Ron Miranda is correct - zeros are popular options when an investor is in a 1031 exchange and needs a high LTV to balance the exchange (you must match or exceeds both equity and debt in order for 100% tax deferral). Walgreens and other properties with investment-grade tenants, long-term leases, and NNN or "bondable" lease structures are often able to receive higher LTVs than other investment properties.
Taking a closer look at a "zero" - the investment typically includes Credit Tenant Lease (CTL) financing. With a CTL, the mortgage payments are set to match the lease term - that is debt service coverage can come in much tighter (down to 1.0x in some cases) and hence LTV much higher. This allows an investor to purchase the asset with a minimal, or relatively small amount of equity. With all rent going towards mortgage payments, the outstanding principal is reduced at a faster rate than a traditional mortgage. Repayment of principal is not taxable whereas (unsheltered) cash flow is taxable at ordinary income rates. A CTL is either fully amortizing, or close to, over the lease period. So, while you don't benefit from any cash flow during the holding period, you are able to acquire an asset with minimal equity and then have building paid off by an investment-grade tenant (i.e. low risk) and you end up with a building you own free and clear (or low debt balance) at the end of the term.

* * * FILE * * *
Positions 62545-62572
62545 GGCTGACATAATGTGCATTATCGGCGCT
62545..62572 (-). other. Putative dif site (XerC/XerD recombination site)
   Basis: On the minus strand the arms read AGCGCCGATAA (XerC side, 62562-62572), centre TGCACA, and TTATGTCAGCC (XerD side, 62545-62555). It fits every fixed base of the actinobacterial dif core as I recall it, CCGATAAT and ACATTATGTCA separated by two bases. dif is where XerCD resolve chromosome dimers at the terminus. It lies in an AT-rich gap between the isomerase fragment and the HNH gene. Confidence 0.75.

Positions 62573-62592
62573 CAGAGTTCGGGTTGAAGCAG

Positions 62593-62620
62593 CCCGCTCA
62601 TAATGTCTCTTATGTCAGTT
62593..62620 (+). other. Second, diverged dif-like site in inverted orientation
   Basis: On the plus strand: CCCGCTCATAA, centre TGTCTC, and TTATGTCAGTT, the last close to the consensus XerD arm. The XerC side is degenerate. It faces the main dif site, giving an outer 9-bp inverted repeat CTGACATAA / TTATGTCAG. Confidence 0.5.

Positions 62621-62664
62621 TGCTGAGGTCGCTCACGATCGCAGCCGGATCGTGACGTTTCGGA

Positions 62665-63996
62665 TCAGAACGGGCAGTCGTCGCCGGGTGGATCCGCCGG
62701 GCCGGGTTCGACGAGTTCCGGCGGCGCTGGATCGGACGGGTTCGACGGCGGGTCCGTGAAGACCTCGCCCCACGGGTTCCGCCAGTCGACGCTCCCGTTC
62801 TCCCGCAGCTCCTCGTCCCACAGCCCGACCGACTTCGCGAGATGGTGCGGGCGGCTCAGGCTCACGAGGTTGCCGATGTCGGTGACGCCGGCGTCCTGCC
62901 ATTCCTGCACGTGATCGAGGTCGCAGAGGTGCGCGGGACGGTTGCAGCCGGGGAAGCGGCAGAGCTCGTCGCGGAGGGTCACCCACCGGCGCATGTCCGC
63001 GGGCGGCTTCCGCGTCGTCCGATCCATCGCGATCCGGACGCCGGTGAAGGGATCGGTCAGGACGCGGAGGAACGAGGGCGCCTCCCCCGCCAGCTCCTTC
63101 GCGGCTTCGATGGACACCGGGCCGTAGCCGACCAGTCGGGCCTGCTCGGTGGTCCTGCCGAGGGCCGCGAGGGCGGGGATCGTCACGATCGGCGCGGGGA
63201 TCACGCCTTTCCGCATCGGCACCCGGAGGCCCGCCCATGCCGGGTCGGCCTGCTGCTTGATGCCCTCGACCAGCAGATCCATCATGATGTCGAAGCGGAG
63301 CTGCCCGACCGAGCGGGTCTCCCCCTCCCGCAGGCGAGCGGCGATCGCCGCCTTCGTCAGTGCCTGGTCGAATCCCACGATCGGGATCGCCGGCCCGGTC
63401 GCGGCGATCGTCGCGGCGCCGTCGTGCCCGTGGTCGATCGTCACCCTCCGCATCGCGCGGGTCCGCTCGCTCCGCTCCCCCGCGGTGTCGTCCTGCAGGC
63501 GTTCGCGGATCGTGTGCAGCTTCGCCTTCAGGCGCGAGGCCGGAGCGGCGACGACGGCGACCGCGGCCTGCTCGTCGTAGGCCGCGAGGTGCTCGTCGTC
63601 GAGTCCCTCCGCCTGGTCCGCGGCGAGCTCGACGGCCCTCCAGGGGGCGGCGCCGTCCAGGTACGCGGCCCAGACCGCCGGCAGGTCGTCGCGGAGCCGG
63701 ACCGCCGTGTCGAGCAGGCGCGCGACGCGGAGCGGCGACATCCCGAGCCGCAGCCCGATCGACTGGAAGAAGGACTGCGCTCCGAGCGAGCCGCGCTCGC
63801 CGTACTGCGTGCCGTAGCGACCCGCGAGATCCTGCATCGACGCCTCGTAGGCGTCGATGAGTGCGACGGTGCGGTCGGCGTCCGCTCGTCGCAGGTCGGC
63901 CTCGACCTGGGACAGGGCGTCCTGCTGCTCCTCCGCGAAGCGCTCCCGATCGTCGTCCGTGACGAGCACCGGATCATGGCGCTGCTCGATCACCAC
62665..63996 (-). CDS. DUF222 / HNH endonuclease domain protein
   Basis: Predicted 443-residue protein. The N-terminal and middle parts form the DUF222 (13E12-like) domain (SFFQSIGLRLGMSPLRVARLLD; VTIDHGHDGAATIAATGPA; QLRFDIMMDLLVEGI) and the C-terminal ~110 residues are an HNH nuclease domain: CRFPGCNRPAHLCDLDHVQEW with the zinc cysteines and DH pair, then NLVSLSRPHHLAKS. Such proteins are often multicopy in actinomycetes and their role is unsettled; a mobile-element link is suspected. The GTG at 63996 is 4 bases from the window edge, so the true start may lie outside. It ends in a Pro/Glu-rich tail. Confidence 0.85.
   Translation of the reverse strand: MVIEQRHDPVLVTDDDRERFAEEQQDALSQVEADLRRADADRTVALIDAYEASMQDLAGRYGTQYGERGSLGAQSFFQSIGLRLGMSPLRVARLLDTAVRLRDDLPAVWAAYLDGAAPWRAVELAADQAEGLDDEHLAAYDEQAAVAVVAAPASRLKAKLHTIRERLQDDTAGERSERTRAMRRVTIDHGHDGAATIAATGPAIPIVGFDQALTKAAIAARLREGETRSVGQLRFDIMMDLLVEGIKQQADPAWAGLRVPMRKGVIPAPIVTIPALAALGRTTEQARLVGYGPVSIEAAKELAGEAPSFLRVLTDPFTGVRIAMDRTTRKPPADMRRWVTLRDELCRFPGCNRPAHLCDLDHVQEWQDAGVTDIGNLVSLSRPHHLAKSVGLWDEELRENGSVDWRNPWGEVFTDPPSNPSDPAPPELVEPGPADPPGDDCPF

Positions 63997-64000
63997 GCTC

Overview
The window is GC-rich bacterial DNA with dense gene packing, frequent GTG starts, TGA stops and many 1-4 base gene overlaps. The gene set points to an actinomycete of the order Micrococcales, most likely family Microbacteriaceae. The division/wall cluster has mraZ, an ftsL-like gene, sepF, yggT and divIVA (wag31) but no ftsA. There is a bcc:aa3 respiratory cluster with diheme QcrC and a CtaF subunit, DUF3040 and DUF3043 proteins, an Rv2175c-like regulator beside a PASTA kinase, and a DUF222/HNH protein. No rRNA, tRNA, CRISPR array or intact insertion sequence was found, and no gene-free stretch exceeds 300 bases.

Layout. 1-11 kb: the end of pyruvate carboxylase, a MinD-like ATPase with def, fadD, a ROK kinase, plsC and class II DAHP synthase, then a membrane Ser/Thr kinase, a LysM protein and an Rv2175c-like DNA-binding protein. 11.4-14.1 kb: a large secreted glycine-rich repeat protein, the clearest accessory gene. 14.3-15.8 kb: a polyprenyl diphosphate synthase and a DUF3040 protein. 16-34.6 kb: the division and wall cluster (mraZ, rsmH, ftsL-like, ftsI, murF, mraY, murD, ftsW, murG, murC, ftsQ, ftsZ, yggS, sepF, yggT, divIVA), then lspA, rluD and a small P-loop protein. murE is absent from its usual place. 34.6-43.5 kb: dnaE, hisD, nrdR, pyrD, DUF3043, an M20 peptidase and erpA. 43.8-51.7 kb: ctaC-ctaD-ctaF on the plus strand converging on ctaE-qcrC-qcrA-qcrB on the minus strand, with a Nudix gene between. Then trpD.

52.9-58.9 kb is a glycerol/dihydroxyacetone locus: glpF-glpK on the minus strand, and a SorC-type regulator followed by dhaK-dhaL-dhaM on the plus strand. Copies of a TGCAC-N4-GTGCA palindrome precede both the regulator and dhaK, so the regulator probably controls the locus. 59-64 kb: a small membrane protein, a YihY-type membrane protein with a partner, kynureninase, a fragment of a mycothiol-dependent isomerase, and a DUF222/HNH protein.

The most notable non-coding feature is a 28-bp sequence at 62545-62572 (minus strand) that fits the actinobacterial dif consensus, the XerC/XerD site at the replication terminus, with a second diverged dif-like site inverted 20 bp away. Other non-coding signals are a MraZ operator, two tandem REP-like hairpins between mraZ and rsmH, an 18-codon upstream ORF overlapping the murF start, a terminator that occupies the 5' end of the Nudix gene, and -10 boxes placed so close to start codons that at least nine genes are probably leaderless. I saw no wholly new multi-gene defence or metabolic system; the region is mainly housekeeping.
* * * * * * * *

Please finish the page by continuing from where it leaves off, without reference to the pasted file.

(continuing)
Please note, however, that CTL and "zero" structures do create some tax issue, namely "phantom income" - investors are advised to consult with their financial advisors and tax professionals prior to investing in such vehicles.
Nov 1, 2016